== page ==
The Mia Mottley-led administration will be under pressure to cut wages and salaries, as well as state subsidies to a number of entities if it is to avoid a balance of payments crisis, according to one regional economist.
These are the “low-lying fruits”, according to Marla Dukharan, for which the new Government must aim in order to “stop the haemorrhaging” of the ailing economy, which she likened to an injured patient in a vehicular accident.
“You are going to have to cut those. To cut transfers and subsidies basically you are going to have to deal with the loss making state enterprises and you are going to have to deal with the public sector wage bill. So those are what I would say would be the largest priorities now,” Dukharan told Barbados TODAY.
At the end of March this year the Central Bank reported that the fiscal deficit had been lowered from 5.7 per cent, while the reserves stood at only 6.9 weeks of import cover or $423 million.
The economic situation has been compounded by Government’s high debt, which reached 151 per cent of GDP at the end of March.
“They are going to have to stop the haemorrhaging of foreign reserves because right now reserves are, in my estimation, just around US$200 million, which is about five weeks of imports, and with rising oil prices and then the US$60 million payment to Credit Suisse by the end of the month, you are looking at a very close to balance of payments crisis.
“So the first thing the Government has to do is shore up reserves somehow and stem the outflow of US dollars. One of the most effective ways of stemming the outflow of US dollars is to fix the deficit. So that would be the second highest priority,” she added.
In addition, Dukharan recommended turning to the International Monetary Fund (IMF) for an adjustment programme, something Mottley has already said she was prepared to do if it became necessary.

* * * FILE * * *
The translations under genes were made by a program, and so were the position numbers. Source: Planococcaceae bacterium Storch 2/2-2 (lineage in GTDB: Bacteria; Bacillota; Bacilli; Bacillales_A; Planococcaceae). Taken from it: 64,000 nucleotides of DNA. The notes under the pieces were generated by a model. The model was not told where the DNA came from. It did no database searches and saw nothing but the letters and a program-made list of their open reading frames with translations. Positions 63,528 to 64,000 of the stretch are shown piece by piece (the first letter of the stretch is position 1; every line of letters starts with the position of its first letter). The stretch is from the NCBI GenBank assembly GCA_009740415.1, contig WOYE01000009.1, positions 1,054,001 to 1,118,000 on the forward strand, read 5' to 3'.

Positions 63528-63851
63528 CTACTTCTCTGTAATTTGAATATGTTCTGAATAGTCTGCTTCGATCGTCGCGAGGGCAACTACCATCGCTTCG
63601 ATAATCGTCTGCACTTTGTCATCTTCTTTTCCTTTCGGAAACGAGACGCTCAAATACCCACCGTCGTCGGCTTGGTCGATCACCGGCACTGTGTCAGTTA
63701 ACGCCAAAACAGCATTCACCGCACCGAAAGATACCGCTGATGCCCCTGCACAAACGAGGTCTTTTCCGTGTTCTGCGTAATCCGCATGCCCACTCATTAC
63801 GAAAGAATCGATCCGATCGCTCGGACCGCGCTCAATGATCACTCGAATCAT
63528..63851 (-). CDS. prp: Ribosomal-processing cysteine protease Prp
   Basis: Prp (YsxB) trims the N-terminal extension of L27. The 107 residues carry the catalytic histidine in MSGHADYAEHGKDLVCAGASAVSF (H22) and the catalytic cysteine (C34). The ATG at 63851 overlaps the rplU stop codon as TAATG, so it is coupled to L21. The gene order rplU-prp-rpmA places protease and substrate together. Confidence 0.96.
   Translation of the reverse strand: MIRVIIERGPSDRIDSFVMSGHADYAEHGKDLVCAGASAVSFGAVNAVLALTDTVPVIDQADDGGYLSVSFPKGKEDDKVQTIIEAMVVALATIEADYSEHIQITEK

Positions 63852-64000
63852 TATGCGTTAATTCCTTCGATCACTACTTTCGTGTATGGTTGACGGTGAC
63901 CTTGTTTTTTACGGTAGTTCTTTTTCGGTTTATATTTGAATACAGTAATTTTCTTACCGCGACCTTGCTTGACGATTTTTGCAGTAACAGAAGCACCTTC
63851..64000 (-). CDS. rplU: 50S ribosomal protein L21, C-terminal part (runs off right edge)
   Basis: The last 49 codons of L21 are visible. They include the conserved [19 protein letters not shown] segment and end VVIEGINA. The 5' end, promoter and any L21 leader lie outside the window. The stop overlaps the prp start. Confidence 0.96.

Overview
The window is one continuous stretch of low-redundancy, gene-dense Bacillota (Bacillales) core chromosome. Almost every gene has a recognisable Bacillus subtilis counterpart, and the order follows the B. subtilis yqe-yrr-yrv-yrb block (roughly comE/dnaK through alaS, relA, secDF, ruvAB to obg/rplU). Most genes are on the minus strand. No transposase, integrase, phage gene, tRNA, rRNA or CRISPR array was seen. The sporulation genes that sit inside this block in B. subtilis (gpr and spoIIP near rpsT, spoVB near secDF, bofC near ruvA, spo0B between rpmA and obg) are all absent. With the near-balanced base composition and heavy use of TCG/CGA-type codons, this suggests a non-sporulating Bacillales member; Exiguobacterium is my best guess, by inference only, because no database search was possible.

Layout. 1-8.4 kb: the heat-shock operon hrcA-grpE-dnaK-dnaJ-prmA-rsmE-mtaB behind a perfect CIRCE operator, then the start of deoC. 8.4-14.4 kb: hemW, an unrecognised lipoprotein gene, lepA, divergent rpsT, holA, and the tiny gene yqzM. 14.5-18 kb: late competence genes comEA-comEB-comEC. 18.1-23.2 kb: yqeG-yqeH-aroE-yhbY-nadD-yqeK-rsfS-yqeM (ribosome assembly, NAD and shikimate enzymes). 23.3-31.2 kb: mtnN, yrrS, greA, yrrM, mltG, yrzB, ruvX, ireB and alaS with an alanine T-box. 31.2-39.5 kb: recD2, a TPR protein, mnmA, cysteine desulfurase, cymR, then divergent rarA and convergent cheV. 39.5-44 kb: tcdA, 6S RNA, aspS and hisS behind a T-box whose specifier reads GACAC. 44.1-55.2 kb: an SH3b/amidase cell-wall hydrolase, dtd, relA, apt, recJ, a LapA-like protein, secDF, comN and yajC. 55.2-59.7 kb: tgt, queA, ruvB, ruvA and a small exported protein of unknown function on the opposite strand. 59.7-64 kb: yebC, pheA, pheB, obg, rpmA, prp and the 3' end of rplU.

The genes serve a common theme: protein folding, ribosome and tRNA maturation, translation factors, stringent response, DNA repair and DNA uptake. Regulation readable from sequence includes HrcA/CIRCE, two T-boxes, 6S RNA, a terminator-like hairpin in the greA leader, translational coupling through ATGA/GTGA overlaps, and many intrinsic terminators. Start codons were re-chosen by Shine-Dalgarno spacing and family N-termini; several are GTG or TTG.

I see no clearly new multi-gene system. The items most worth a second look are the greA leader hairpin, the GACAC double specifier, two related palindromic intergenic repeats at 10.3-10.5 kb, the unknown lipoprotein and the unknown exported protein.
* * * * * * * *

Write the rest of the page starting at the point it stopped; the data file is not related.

However, she said it could mean two to three years of hard times before Barbadians could begin to enjoy the benefits of the programme.
“If they have a very aggressive front loaded programme, meaning that you do a lot of the adjustments upfront rather than we did in Trinidad for example, where you take your time and do a tentative piecemeal approach, if you do all of the adjustments upfront, in two to three years you are going to start to see the benefits of it. In other words, stability will return. So I think typically two to three years you can start to see positive results,” she reasoned, adding that any policy developed for the country should have “an element of climate resilience built into it”.
In its Barbados Staff Report for the 2017 Article IV consultation, the IMF had said while there was significant progress in reducing the high fiscal deficit, Government would fall short of meeting its ambitious fiscal adjustment targets set in May 2017.
“The adjustment, if maintained, will lead to a decline in the debt-to-GDP ratio, but debt will remain unsustainable. Further delays in privatization will lead to a continu=ed decline in reserves, while large financing requirements remain a serious challenge,” it added.
In the January 2018 report, which was based on a November 2017 visit, the IMF also pointed out that fiscal adjustment should focus on reducing expenditure and should be centered on cutting transfers by reforming state-owned enterprises and public pensions.